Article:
I know I promised to keep you updated, but we have been working so hard that each night, we would “drop” the minute we got
back to the inn. Yet, it has been so rewarding! Every time I come, the people understand more and more that we will not forsake them…and they grow in both self confidence and communal awareness. They are learning by example how to care for one another, and shedding a learned beggarly mentality for zeal, voluntarily joining in work projects for upliftment of the entire colony ….seeing purpose for living, moving beyond the cruelty of “untouchability.”
When I return, I will have many pictures posted so check back in a week! We refurbished 2 schools for the poor in Aliyandal and Kanji, repairing, patching or applying a temporary “fix”, painting etc., installed 3 bathrooms in one school and provided the materials and payment for a plumber to install toilets in the other; the 13 students from University of Texas presented the drawings for the college prep school to the Educational Committee of Kanji for approval — they call it the “quality” school — and officials were so excited they want to start the school THIS June. Of course, no way to do– we have to conduct a capital campaign to raise the $200,000 in building funds needed — but it just shows how far we have come from the officials being ambivalent towards the Dalits to actually being excited about their potential for progress. It’s truly amazing! They are being seen in a different light. I honestly think it has a lot to do with seeing minority leadership spearheading these very projects. They always assume anyone else on my team is the leader, until I open my mouth and start giving directions. They are shocked and wonder how this is possible as they realize (from global news) that am considered a minority without honor in my own country (laugh). How do you change (his)tory? By writing your own story! Each one of us can be an agent for change no matter how “small” we think we are, or how insignificant we think our contribution is in the whole scheme of things.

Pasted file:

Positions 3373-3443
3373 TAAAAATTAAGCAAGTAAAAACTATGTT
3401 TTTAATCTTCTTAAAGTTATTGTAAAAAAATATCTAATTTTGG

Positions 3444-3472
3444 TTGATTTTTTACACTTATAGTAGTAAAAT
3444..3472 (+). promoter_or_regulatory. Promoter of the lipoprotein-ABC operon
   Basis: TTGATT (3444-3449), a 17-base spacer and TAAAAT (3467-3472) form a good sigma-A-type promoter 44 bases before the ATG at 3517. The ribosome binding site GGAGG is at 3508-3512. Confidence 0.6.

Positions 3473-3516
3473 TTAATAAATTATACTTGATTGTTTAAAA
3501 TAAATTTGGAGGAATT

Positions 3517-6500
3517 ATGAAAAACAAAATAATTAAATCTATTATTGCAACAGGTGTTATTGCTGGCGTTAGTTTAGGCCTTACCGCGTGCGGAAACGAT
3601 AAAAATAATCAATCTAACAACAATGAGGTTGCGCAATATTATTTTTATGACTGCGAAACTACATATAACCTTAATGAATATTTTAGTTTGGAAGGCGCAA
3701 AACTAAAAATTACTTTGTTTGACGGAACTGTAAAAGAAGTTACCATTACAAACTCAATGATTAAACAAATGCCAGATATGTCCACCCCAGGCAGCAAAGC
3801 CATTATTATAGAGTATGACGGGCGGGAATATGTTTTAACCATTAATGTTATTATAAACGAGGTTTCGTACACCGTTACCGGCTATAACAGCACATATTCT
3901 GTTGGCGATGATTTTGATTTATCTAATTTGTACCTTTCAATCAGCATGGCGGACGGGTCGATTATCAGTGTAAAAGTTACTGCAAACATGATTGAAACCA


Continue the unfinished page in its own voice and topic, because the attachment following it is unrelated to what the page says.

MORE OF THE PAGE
Global Watche Trust, a home for 30+ orphans built a library and requested that we provide books for it and I visited Dr. Kumar ‘s home and many projects in Madurai. What an inspiration! He is Chancellor of Tamil University International (USA campus) and lives in my home town in Maryland 6 months of the year. We discussed the problem of sex and slave trafficking in India and lack of respect for girls and women in general. He offered me a beautiful 7 bedroom, 6 bath house to begin some awareness and helps program in Madurai. Unfortunately, it is 7 hours from our current project commitments; but I’m grooming Amma Deepamma, the first Tamili samaneri to train many future nuns to plant ministries throughout the region. So, we’ll see what happens.